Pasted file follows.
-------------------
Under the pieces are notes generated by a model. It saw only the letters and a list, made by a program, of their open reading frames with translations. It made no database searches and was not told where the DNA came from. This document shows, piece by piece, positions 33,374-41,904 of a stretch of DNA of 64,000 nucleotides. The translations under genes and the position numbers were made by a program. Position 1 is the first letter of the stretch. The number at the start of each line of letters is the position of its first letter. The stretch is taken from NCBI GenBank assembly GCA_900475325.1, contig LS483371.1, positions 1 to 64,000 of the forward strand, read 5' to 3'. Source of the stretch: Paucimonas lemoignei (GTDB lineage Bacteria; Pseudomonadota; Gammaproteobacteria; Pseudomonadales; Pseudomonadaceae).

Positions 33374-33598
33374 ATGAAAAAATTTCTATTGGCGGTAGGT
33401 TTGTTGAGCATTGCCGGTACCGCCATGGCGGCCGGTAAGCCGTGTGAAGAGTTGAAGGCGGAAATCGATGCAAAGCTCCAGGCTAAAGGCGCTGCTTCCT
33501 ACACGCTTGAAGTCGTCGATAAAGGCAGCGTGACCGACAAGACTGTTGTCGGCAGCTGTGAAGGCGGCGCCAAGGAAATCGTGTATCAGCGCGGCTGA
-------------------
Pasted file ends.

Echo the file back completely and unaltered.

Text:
Under the pieces are notes generated by a model. It saw only the letters and a list, made by a program, of their open reading frames with translations. It made no database searches and was not told where the DNA came from. This document shows, piece by piece, positions 33,374-41,904 of a stretch of DNA of 64,000 nucleotides. The translations under genes and the position numbers were made by a program. Position 1 is the first letter of the stretch. The number at the start of each line of letters is the position of its first letter. The stretch is taken from NCBI GenBank assembly GCA_900475325.1, contig LS483371.1, positions 1 to 64,000 of the forward strand, read 5' to 3'. Source of the stretch: Paucimonas lemoignei (GTDB lineage Bacteria; Pseudomonadota; Gammaproteobacteria; Pseudomonadales; Pseudomonadaceae).

Positions 33374-33598
33374 ATGAAAAAATTTCTATTGGCGGTAGGT
33401 TTGTTGAGCATTGCCGGTACCGCCATGGCGGCCGGTAAGCCGTGTGAAGAGTTGAAGGCGGAAATCGATGCAAAGCTCCAGGCTAAAGGCGCTGCTTCCT
33501 ACACGCTTGAAGTCGTCGATAAAGGCAGCGTGACCGACAAGACTGTTGTCGGCAGCTGTGAAGGCGGCGCCAAGGAAATCGTGTATCAGCGCGGCTGA